[REN #337] Repurposing Vacant Bank Buildings in Chicago

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Picture of boxes for for Real Estate News for Investors Podcast Episode #337

Need a high-visibility commercial building with an imposing presence and a drive-thru, all at a competitive price? Your local bank may have the answer for you, and it’s not a business loan. As more and more customers do their banking online, physical bank buildings are emptying out their retail spaces and real estate investors are moving in.

According to Crain’s Chicago, the number of physical bank locations in the Chicago area fell 11% between 2010 and 2016. Bank buildings, which fall into the category of “retail space,” are falling vacant along with other more traditional retailers like clothing stores and electronics vendors.

CBRE noted that Chicago-area vacancies in all retail space are hovering around 10%, up from a pre-recession low of 7.2%.

Commercial real estate services company Jones Lang LaSalle says this trend isn’t going anywhere, either. In fact, JLL predicted that there would be a 20% reduction in the number of U.S. bank branches over the next five years alone. The prediction may have something to do with Wells Fargo’s recently-announced plans to close 450 bank branches (that’s almost one in 10) by the end of 2018. The closures will reduce operating expenses by about $170 million but dramatically up the number of vacant former bank buildings available for repurposing.

So what does this mean for real estate investors?

Well, it means there could be some pretty big opportunities coming your way if you have a taste for commercial real estate in your portfolio or even if you just like flipping or wholesaling on a bigger scale than residential properties allow.

“Banks as a whole were pretty particular about their locations, so I don’t think you’re going to find many banks in terrible locations,” commercial real estate broker Jon Gordon told National Real Estate Investor recently. The spaces are particularly attractive to restauranteurs because in many cases they are already equipped with drive-thru services, they’re in high-traffic locations, and offer anywhere from 900 to 30,000 square feet of space.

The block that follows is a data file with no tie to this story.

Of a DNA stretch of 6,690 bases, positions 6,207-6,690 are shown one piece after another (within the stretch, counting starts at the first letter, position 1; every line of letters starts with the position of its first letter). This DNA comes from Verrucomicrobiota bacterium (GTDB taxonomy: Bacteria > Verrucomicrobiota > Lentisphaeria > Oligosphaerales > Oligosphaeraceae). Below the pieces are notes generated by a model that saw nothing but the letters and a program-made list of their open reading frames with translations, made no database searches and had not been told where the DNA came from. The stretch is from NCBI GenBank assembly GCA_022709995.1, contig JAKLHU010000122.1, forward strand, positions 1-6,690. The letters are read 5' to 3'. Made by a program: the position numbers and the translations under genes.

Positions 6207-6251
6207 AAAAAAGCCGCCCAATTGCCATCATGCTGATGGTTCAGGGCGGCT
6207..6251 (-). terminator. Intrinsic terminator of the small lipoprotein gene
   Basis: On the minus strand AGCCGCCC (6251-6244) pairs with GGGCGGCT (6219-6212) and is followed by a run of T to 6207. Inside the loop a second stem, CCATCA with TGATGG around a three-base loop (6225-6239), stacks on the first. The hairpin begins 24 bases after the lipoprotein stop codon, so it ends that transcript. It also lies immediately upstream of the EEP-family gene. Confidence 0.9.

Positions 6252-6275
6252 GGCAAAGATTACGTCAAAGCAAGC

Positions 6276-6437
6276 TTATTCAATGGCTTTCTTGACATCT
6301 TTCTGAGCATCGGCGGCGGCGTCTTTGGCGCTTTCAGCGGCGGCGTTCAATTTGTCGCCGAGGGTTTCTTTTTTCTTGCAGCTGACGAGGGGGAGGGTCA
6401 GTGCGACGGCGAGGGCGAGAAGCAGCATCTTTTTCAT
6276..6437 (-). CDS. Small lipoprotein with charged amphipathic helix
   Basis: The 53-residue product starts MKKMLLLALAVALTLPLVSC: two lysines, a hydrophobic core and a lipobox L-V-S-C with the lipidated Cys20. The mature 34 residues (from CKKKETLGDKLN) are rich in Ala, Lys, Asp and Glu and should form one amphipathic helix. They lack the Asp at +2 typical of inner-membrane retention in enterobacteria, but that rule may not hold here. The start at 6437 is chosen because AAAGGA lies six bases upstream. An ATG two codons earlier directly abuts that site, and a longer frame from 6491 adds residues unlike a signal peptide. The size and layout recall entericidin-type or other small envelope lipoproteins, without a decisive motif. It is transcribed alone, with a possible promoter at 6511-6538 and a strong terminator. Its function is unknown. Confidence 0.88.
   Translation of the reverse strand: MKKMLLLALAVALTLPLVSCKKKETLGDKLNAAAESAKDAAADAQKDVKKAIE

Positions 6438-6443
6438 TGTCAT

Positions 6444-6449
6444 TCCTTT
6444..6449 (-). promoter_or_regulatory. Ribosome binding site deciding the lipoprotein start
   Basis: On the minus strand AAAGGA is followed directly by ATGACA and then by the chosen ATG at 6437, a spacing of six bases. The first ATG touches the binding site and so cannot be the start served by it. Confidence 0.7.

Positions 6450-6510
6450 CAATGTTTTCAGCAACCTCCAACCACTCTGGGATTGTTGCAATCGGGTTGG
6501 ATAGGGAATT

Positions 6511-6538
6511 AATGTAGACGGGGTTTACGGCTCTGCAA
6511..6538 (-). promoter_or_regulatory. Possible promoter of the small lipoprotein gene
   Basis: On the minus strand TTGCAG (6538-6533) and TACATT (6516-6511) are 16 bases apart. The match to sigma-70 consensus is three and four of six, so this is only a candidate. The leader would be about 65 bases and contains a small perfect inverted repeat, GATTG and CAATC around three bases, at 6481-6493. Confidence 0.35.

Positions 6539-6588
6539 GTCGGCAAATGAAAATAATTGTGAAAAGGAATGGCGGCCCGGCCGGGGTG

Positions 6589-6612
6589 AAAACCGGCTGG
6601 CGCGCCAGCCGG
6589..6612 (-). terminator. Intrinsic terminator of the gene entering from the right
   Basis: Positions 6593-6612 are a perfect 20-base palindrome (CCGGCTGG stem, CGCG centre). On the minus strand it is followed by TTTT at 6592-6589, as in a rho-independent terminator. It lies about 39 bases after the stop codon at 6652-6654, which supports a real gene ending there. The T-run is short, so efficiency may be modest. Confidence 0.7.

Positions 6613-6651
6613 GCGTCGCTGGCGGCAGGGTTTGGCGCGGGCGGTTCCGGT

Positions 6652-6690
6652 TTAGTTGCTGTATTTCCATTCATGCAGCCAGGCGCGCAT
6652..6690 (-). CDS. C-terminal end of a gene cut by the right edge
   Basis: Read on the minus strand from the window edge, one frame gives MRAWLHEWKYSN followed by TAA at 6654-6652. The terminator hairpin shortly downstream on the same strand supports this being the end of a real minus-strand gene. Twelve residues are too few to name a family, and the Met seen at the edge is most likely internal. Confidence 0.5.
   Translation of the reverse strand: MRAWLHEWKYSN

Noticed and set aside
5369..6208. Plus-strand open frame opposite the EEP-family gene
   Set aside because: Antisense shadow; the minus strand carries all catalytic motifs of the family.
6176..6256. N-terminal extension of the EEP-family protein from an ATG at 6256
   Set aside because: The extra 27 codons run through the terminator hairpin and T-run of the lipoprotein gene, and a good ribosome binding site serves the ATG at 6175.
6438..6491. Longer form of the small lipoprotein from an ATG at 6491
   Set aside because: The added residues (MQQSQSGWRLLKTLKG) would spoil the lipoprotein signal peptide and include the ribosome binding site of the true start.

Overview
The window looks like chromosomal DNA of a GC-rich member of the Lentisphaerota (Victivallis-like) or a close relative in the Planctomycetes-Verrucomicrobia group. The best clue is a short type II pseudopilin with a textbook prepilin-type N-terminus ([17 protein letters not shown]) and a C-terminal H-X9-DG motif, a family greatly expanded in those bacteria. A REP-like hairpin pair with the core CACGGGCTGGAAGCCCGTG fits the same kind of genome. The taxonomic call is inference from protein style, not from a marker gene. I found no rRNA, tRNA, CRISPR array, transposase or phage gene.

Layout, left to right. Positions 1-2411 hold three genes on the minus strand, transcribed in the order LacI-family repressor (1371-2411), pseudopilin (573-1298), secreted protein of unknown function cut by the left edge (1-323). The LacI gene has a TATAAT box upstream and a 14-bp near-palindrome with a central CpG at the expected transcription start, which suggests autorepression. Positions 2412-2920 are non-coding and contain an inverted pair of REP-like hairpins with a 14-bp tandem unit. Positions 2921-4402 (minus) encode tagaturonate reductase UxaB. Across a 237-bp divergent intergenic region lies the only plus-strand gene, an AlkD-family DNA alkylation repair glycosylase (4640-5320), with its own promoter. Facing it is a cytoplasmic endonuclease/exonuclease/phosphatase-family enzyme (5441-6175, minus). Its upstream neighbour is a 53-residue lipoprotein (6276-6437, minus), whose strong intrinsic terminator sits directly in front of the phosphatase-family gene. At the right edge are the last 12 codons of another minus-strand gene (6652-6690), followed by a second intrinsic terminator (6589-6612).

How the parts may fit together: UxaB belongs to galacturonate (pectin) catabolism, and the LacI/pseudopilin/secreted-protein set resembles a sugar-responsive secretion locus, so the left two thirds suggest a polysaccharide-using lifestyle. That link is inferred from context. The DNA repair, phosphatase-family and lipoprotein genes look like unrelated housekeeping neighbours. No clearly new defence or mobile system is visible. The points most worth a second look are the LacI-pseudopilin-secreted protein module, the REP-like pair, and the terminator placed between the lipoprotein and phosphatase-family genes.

The most in-demand type of former bank space is presently one with about 5,000 square feet and a drive-thru. Deals to buy bank branches in the U.S. have totaled more than $2.3 billion in value according to JLL. Everyone from restaurants to dry cleaners to law firms and medical practices are getting in on the action. Of course, some investors are opting to buy the bank for the location, then knock it down and build something else. And, there are some banks that are selling part of their buildings so they can keep a presence in a prime location, but the new owner can find tenants for unused space.

It’s important to have a clear plan for generating returns if you want to get into the bank-buying business, because these deals are not small. Nor are they for the faint of heart.

Bank buildings are often luxurious affairs in great locations, so you are likely talking about millions of dollars to make the purchase unless your plan is simply to get the site under contract and then try to wholesale the contract to another party. Even that strategy requires advance planning because you must already have that other party in mind so you can determine if your contract will be of interest to them.

Wondering who might be interested in a bank property? Well, the former Bank of Manhattan Trust is now a really lovely Duane Reade drugstore, complete with a historical wall depicting “banks of the past.”

The regal Michigan National Bank Lobby now hosts wedding receptions and other special events as a special venue option for the CityFlatsHotel. New York’s former Greenwich Savings Bank building, built in 1924, is also now a social and events venue.

The former Colorado National Bank Building, which boasts three-story atrium with white marble colonnades, is now a hotel that offers a tour featuring restored bank architecture and what the hotel describes as “modern hotel amenities” in a 1915 bank building.

Of course, there are also plenty of smaller bank buildings out there that have been converted to everything from Dunkin’ Donuts to art galleries, so your options definitely run the gamut. Just be sure that you either have a good feel for how much a change in purpose is going to cost when you invest in that bank building, or you know there is a market for that building thanks to location, historic significance, retail and restaurant trends, or all three.

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